Missed Days are coming. Depending on where you live (I live in the Northeast) snow days may be a real problem for your school this winter. This is especially true if you live in a rural district with limited road crews. It's around this time of year I start hearing suggestions like "Blizzard Bags" and other ways that schools can combat the loss of time due to these unscheduled days off.
Whether we like it or not, chances are you may have a few free days off this year (I know you're tearing up just thinking about it), and you will probably miss some instructional time with your students. I'm going to tell you right now though, you (and more importantly) your district, should stop worrying about it.
The Fundamental Problem with this idea is that it assumes that TIME is the most important factor in a student's learning. The entire premise is that if a student misses a certain amount of time, they need to "make up" that time. It is also assumed that it is not the learning or the content that is important, but just that, once again, the amount of lost time is made up with a certain amount of work.
The focus of classroom, school, or district should always be LEARNING and Mastery of content. The concept of time-based learning is out-dated, archaic, and pointless in today's 21st century classrooms. By adding additional (and usually pointless) work via "blizzard bags" or "make-up assignments" to replace lost instruction, we are sending a very odd message to students.
Many times these assignments are created to be generic or "evergreen," which means they can be used at any time during the winter season without considering the content being covered in class. This means that after "X" amount of days off a student can complete this un-aligned, un-targeted and potentially useless work for no reason other than to say that "work was done."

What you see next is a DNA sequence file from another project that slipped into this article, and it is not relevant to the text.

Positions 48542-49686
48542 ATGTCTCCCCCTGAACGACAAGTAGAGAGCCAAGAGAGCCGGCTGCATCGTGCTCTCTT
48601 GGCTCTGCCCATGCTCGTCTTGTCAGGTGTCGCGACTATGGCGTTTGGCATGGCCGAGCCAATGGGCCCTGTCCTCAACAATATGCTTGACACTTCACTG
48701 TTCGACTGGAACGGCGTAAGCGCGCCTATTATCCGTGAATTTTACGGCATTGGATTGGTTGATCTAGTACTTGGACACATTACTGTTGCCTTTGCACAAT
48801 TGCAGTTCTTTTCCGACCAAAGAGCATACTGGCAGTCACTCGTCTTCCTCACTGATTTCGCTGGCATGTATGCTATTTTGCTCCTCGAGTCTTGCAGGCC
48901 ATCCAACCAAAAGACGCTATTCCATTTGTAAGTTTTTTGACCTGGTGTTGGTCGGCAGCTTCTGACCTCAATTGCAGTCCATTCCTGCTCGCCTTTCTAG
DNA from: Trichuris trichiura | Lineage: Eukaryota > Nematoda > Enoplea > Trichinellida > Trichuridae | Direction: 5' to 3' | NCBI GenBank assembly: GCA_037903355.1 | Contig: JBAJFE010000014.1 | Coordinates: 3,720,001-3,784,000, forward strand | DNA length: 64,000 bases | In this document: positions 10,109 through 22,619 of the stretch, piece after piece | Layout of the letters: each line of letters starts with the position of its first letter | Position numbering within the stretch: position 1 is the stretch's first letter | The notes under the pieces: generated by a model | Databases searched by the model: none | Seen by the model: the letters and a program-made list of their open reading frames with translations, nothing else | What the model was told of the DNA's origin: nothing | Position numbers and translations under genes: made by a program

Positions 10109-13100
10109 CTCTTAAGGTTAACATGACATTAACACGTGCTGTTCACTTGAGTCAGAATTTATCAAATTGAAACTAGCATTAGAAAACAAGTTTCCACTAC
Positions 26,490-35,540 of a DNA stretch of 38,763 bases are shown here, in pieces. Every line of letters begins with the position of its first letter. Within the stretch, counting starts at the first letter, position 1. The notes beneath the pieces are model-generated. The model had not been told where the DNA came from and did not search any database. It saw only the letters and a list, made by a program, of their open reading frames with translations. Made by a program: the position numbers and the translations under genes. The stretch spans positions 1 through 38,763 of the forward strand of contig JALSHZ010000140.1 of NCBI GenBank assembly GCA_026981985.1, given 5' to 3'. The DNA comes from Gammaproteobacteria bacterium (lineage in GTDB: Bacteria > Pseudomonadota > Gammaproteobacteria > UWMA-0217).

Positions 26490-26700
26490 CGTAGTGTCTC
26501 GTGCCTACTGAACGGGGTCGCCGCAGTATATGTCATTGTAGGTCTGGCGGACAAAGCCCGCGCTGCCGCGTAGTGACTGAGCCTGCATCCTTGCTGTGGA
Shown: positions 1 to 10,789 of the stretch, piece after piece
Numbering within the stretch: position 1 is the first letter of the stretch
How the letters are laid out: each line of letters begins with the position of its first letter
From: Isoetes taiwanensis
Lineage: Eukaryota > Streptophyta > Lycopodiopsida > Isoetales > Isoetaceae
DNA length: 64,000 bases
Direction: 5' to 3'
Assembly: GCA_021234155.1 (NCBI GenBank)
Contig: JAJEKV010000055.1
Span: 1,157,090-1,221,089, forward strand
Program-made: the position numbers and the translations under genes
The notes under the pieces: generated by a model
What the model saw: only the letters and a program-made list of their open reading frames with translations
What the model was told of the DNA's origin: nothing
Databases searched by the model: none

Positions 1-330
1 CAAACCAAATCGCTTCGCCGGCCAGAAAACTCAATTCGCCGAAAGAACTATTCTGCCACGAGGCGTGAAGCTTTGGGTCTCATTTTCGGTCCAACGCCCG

The solution is making sure that students experience Mastery Based Learning (sometimes called Competency Based Learning). This would mean that, by definition, time is much more flexible and matters much less than the actual learning taking place or mastery of the content.
If students are able to learn in a structured system that focuses on competent learning of information rather than how long a they sit in their seat, the equation suddenly changes. Not only would a Mastery Based system allow students to continue working regardless of their location, it would allow them to continue learning via meaningful and targeted experiences.
This would also mean that schools and districts (maybe even states) could do away with make-up days and focus more on make-up learning.
The other fundamental shift that has to occur is the realization that time does not = learning. It is the learner's ability to master the material that is and ALWAYS should be the focus of the educational system. When this shift occurs things like snow days, assemblies, or any other distraction from the normal schedule simply don't matter.
Hopefully, you are looking at those missed days a little different after reading this. Hopefully, the educational system will start to do the same.